Excerpt from Dragon Rider by Cornelia Funke, plus links to reviews, author biography & more

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Dragon Rider

By Cornelia Funke

Dragon Rider
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  • Hardcover: Aug 2004,
    528 pages.
    Paperback: May 2005,
    528 pages.

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The ravens had come even closer. 

"Just you wait!" cried Sorrel. "Here goes.A present from a brownie." She jumped up on the stone dragon’s head, put her arm back, aimed, and threw. First one stone, then the other. 

Both hit their mark. 

This time, however, they did not cling for long. The ravens shook the stones out of their feathers with a cry of fury and dive-bombed Sorrel. 

"Help!" she cried, leaping down and landing in safety behind the stone dragon. "Oh, by death cap and yellow stainer, I’ll get you for this, Twigleg!" 

Firedrake bared his teeth and moved in front of the humans to protect them. The ravens shot through the air above the temple dome—and suddenly began to tumble and fall. 

"They’re changing!" cried Guinevere, peering out from behind Firedrake’s back. "They’re changing shape! Look at that!" 

They all saw it. 

The birds’ hooked beaks were shrinking. Black wings turned into pincers, snapping frantically in the air. A small body wriggled inside each armored shell as the relentless force of gravity pulled them down to earth. They landed on one of the flights of crumbling steps, rolled down them, and disappeared into the thorny undergrowth at the foot of the hill. 

"By slippery jack and yellow oyster!" whispered Sorrel. "The homunculus was right!" Dazed, she struggled to her feet. 

"They turned into crabs!" Ben looked incredulously at the professor. 

Barnabas Greenbloom nodded thoughtfully. "They were crabs all along," he said. "Before someone turned them into ravens. Interesting, really most interesting, don’t you agree, Vita?" 

"Yes, indeed," replied his wife, standing up with a sigh. 

"What shall we do with them?" asked Sorrel, going to the top of the steps down which the enchanted ravens had tumbled. "Shall I catch them?" 

"No need for that," said Zubeida. "All memory of their master will have vanished when the magic spell was broken. They’ve become perfectly normal crabs. Dragon-fire brings out the true nature of any creature, isn’t that so, Firedrake?" 

Firedrake had raised his head and was looking up at the blue sky. "Yes," he replied. "Yes, that’s right. My parents told me so, long, long ago, but this is the first time I’ve ever seen it happen. There are not so many enchanted creatures in the world these days."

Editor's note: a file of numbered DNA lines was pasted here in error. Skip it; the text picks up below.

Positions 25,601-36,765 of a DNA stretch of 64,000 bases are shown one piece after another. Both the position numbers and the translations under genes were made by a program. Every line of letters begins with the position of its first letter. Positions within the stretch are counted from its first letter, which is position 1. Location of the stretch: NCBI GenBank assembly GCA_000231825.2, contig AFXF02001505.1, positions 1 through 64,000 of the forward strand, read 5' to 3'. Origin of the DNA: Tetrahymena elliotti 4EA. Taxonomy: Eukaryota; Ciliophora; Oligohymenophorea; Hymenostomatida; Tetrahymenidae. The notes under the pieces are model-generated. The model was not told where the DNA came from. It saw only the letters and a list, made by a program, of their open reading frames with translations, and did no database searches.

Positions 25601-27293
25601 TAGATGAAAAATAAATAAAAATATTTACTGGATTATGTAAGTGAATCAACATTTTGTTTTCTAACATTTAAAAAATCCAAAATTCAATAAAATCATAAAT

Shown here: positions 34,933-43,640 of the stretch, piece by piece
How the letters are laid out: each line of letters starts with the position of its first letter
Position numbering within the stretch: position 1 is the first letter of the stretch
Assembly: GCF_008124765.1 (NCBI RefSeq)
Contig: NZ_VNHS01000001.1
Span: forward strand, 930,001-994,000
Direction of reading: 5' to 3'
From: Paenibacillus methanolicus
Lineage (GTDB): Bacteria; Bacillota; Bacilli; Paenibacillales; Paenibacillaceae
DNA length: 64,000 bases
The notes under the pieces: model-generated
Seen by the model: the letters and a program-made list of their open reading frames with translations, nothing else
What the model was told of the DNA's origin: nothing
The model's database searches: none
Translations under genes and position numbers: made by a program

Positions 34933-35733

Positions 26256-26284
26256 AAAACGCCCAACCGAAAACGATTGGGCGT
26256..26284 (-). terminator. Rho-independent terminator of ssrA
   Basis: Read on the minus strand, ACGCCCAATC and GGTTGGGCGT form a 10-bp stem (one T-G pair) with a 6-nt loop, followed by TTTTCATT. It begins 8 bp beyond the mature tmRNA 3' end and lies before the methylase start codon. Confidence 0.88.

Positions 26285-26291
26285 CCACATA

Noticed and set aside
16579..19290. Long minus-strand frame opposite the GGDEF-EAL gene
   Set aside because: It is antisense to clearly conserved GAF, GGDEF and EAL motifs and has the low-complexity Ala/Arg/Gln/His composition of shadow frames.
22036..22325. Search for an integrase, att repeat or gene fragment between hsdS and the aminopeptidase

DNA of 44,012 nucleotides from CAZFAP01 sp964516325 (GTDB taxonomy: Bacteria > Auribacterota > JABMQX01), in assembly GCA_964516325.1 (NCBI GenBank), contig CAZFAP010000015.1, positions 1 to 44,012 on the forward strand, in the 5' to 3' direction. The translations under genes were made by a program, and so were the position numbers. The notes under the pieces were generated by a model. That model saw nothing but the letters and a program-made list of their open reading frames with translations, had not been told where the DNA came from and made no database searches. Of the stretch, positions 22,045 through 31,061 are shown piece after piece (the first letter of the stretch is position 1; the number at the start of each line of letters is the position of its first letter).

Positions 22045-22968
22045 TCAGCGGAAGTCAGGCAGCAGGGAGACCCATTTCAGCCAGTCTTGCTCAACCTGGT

Twigleg’s hands were trembling so much that he hid them under his jacket.What would he turn into if dragon-fire fell on him? Sensing his gaze, the dragon looked at him. Twigleg quickly turned away. But Firedrake hadn’t noticed how frightened the manikin was; he was too deep in thought. 

"If those ravens were Nettlebrand’s spies," Firedrake said, "he must have cast a spell on them. A dragon who can turn a water creature into a bird of the air!" he mused, looking inquiringly at Zubeida. 

The dracologist twisted one of her rings thoughtfully. "I know of no story that speaks of a dragon with such powers," she replied. "This is really very, very strange." 

"Nettlebrand is a very strange being, anyway," said Professor Greenbloom. He leaned against a column. "I’ve only told Vita and Zubeida this, but when he came after me in Egypt he crawled up out of a well. Out of water. Odd for a creature associated with fire, don’t you think? Where does he really come from?" 

They were all silent, baffled. "And do you know the strangest thing of all?" continued Barnabas Greenbloom. "Nettlebrand hasn’t turned up here!" The others all looked at him in alarm. 

"I mean, that’s why I came myself!" said the professor. "The monster tracked me down to get his scale back, so I thought his next move would be to find Ben. I assumed he might attack Firedrake, too, because he likes to hunt other dragons. But he hasn’t done any of that. Instead, he’s getting his spies to eavesdrop on you. He’s having this village and Zubeida watched. What’s his plan?" 

From Dragon Rider by Cornelia Funke, Chapters 27 & 28, pages 275-295.  Original copyright 2000 by Dressler Verlag.  Original English translation copyright 2001 by Oliver Georg Latsch.  First published in Germany as Drachenreiter by Cecile Dressler Verlag, 1997.  This translation by Anthea Bell copyright 2004 by The Chicken House.  Reproduced by permission of the publisher, The Chicken House.  Published in the USA by Scholastic by arrangement with The Chicken House.

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